Code Acceptance Checklist in .NET

Code Acceptance Checklist in .NET

  1. .NET
  2. Validation
  3. Dot Net Security
  4. Log and Exception Handling
  5. Others

Note: Please mark "Y" for implementing, "N" for not implementing standards and "-" for the section that is not applicable.


  • Assemblies must have a strong name. (Dynamically generated ASP.NET Web page assemblies cannot currently have a strong name.)
  • You use delay signing as a way to protect and restrict the private key that is used in the strong name and signing process.
  • Assemblies include declarative security attributes (with SecurityAction.RequestMinimum) to specify minimum permission requirements.
  • Highly privileged assemblies are separated from lower privileged assemblies.
  • If an assembly is to be used in a partial-trust environment (for example, it is called from a partial-trust web application), then privileged code is in a separate assembly.
  • You rely on a native configuration file to support the application instead of changing the configuration to the Web.config.
  • You use .NET Framework 2.0, 3.0, or 3.5.
  • You use a single .NET Framework version. You do not mix multiple versions.
  • Your code is 64 bit compatible.
  • You avoid hard coding strings and labels. You use resource or language files instead.


  1. Data is validated for type, length, format and range.
  2. Input validation is applied at all identified entry points (including form fields, querystrings, cookies, HTTP headers and Web Service parameters).
  3. Security does not rely on client-side validation. Instead, validation is done on the server side.
  4. The ASP.NET validateRequest option is enabled, if possible.

.Net Security

  • The application uses an inclusion list (known, valid and safe input) rather than an exclusion list (rejecting known malicious or dangerous input).
  • Plain text passwords are not present in Web.config, Machine.config, or any files that contain configuration settings. Utilities such as Aspnet_setreg.exe and Trustee or the identity setting in AppPool on IIS 6.0 or IIS 7.0 are used to encrypt credentials.
  • Sensitive data is not stored in cookies.
  • If cookies contain sensitive data, they are marked secure.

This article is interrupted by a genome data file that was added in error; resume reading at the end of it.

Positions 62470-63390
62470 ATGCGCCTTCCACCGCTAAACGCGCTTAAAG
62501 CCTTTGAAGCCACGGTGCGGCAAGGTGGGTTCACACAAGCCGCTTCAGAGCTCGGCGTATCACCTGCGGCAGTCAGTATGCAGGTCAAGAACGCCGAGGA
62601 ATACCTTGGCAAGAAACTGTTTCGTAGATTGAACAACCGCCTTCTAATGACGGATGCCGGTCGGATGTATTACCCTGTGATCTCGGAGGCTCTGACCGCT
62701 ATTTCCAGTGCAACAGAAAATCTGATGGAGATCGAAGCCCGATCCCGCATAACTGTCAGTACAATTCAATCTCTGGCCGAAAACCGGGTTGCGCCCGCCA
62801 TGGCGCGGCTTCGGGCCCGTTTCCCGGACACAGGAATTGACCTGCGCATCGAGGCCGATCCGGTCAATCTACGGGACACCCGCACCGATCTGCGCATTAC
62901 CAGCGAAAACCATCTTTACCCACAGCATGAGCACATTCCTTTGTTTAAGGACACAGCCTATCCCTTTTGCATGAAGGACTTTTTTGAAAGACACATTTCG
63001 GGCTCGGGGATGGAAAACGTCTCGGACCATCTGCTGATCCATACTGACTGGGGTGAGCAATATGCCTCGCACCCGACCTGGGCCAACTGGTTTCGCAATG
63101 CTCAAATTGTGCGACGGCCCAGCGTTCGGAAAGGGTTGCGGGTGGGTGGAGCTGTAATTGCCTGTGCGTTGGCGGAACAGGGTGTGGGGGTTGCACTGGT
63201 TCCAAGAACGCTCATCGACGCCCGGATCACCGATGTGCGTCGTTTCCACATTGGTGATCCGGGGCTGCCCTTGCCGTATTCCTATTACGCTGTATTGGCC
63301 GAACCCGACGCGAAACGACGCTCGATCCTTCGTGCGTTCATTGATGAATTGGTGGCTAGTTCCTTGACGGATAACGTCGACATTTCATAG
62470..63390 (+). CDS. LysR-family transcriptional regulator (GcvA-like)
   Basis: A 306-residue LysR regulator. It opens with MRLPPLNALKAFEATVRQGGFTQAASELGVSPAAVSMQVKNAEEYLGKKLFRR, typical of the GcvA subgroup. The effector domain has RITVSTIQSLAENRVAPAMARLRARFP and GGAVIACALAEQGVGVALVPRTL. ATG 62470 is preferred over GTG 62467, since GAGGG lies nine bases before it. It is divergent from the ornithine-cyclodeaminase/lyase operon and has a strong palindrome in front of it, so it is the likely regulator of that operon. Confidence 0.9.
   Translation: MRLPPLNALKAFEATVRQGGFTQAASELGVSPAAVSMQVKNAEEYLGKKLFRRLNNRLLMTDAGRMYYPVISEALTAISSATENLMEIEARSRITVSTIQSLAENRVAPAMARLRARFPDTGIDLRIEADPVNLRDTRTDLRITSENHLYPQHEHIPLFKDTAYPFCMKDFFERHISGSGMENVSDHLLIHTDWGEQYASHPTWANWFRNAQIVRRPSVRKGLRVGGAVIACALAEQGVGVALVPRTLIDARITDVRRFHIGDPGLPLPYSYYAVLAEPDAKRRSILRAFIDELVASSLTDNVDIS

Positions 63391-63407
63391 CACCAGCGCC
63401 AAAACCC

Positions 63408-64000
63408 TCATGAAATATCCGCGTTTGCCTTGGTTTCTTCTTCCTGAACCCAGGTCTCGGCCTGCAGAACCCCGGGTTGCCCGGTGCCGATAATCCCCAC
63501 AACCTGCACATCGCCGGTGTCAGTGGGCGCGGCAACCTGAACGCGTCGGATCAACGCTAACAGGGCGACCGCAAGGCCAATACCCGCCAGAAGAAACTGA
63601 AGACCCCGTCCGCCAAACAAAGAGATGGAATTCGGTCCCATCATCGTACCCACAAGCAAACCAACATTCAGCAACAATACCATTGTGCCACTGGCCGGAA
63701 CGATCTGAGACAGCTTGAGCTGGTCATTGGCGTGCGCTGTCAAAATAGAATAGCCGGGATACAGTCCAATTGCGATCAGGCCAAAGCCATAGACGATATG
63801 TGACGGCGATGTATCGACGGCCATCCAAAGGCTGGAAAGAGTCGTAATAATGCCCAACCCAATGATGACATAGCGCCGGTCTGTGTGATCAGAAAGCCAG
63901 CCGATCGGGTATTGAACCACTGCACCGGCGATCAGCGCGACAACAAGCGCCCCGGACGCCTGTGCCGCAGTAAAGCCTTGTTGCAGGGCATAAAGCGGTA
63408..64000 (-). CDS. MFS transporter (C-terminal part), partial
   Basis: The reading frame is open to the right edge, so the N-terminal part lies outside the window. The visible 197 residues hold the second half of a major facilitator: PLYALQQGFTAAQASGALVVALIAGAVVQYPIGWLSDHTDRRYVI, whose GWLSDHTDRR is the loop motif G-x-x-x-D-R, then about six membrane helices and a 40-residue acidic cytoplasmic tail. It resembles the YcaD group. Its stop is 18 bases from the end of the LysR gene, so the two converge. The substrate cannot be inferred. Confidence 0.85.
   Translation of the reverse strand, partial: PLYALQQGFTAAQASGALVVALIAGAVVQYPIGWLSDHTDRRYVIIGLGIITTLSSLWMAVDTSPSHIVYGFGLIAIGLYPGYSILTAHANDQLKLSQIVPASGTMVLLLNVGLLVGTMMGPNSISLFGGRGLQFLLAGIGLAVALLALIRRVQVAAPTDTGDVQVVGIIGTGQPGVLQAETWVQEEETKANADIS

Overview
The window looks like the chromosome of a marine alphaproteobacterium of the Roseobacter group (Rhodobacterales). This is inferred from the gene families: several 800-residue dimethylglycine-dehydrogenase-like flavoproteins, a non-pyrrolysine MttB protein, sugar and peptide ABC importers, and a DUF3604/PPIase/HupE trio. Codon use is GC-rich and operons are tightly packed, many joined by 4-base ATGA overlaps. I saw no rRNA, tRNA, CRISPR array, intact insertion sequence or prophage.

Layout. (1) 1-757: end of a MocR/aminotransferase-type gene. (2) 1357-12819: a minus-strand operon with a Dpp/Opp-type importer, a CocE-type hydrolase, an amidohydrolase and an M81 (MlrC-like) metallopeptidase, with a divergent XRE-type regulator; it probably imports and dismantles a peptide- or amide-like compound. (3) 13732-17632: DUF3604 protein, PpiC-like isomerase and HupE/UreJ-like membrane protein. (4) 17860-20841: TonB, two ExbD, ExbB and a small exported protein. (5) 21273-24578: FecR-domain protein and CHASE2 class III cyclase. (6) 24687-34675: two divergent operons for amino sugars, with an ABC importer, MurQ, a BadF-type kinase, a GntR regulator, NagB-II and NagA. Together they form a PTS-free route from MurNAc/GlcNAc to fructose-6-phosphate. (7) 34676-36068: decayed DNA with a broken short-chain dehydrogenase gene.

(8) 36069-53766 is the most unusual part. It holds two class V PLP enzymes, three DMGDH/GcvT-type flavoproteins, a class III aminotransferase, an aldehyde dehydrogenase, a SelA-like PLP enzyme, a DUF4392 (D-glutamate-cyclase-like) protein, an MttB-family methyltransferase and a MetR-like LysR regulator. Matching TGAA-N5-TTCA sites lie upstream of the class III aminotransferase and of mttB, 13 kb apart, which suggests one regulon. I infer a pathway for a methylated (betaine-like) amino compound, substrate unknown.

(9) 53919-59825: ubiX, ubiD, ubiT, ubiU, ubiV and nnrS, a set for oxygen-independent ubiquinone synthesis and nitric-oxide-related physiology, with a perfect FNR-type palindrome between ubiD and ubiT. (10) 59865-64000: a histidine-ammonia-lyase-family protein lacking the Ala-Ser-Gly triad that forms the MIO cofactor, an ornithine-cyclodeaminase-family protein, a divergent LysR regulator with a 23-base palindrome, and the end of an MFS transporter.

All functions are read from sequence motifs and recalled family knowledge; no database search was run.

• Session state is strong, unpredictable and protected from unauthorized access or replay attacks.
  • Session lifetime is limited to 30 minutes maximum of inactivity.
  • Session identifiers are not passed in the URL and the ASP.NET feature, cookieless session, is not used.
  • The session state service is disabled if not used.
  • The application consistently uses standardized input validation such as RegEx throughout.
  • The application does not log sensitive data in clear text.
  • Sensitive data is not stored in unencrypted, hidden form fields or query strings. It is maintained by using server-side state management.
  • SSL, IPSEC with encryption, or application layer encryption prior to transmittal is used to protect sensitive data during transmission.
  • Sensitive data is not cached. Output caching is off by default.
  • Sensitive data that is transferred via e-mail uses S/MIME encryption or Information Rights Management (IRM), depending upon the intended recipient.
  • Input surfaces in Web parts and other customizations include boundary checks, input data integrity checks and appropriate exception handling to protect from cross-site scripting and SQL injection.
  • All user input is encoded with IOSec when displayed to clients.
  • Character encoding is set by the server (ISO-8859-1 is recommended).
  • If you display or downloads user-uploaded documents then you must append the X-Content-Type-Options: nosniff. HTTP response header when returning the document.